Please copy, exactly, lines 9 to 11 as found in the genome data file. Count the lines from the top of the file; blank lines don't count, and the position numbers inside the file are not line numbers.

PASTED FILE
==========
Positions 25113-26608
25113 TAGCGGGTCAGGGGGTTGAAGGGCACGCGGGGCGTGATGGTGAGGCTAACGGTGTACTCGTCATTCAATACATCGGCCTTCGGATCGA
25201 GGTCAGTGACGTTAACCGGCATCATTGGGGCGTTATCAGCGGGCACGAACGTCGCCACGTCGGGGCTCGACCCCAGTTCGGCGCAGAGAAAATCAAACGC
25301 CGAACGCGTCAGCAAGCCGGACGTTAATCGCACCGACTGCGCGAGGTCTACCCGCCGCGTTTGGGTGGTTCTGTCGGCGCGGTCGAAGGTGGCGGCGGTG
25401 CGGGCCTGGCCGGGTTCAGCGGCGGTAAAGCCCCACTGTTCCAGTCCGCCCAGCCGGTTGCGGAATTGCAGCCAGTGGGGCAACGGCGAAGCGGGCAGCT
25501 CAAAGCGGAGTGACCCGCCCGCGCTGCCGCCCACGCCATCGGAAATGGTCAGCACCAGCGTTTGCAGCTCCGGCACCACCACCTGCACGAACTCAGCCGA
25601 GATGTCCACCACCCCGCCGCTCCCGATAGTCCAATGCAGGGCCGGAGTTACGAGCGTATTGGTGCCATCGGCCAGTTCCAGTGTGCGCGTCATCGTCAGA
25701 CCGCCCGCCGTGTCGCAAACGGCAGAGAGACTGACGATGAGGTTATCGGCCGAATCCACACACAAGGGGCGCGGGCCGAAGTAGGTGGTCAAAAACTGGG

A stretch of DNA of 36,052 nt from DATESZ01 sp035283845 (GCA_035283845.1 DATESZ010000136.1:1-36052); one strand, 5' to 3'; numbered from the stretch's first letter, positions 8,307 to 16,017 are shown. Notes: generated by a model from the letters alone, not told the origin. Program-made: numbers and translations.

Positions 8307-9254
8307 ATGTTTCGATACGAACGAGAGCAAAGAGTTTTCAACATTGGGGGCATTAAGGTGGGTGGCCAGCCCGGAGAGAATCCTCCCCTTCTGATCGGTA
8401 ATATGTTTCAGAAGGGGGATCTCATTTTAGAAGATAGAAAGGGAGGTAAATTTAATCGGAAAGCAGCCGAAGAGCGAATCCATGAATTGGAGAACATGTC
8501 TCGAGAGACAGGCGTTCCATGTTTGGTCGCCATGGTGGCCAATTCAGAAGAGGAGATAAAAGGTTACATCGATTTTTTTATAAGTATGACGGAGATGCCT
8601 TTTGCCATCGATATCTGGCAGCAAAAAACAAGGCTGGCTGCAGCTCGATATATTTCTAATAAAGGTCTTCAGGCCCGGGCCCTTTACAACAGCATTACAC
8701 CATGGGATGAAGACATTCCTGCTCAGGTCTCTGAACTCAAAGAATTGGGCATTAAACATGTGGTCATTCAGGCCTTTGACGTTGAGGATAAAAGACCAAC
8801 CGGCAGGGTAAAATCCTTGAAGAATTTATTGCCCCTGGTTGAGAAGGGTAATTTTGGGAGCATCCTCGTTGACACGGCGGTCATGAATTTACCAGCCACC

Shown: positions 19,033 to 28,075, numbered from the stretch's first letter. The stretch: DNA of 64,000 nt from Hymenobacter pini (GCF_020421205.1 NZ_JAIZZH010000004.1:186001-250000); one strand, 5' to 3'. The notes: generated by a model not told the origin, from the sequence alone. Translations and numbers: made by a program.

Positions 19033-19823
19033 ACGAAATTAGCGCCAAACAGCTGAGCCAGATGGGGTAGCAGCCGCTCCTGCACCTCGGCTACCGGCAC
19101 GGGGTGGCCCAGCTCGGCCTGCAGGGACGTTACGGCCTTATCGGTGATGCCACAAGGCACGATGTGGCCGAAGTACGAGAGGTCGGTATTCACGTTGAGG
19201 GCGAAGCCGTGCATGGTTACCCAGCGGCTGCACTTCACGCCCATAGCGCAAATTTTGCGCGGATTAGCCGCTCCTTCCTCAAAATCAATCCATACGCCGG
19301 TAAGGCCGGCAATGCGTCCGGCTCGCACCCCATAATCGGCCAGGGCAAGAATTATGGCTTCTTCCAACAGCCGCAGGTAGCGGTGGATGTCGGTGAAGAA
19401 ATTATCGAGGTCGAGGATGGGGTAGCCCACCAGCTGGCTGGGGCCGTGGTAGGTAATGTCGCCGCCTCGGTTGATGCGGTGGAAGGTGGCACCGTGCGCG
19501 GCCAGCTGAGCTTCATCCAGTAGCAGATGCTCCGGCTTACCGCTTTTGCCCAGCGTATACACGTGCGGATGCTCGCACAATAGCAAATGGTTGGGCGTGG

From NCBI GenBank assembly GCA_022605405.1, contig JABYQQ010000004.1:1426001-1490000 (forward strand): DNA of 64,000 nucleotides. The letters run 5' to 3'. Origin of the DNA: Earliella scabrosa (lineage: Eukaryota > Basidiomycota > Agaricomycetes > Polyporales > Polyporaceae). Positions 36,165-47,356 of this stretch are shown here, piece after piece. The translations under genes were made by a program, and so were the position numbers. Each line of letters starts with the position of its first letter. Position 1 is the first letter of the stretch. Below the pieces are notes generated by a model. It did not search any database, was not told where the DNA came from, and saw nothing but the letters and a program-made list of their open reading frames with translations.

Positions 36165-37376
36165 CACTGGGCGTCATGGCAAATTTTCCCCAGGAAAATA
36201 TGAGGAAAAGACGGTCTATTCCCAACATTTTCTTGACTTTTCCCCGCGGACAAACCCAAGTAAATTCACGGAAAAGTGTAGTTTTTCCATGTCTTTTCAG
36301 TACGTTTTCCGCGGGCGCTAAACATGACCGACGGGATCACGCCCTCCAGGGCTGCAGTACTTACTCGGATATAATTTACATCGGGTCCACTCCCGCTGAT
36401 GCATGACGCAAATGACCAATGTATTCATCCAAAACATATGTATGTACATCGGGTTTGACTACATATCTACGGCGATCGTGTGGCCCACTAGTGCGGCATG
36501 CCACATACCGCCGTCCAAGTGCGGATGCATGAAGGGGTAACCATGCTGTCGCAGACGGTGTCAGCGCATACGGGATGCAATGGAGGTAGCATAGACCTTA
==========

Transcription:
A stretch of DNA of 36,052 nt from DATESZ01 sp035283845 (GCA_035283845.1 DATESZ010000136.1:1-36052); one strand, 5' to 3'; numbered from the stretch's first letter, positions 8,307 to 16,017 are shown. Notes: generated by a model from the letters alone, not told the origin. Program-made: numbers and translations.

Positions 8307-9254
8307 ATGTTTCGATACGAACGAGAGCAAAGAGTTTTCAACATTGGGGGCATTAAGGTGGGTGGCCAGCCCGGAGAGAATCCTCCCCTTCTGATCGGTA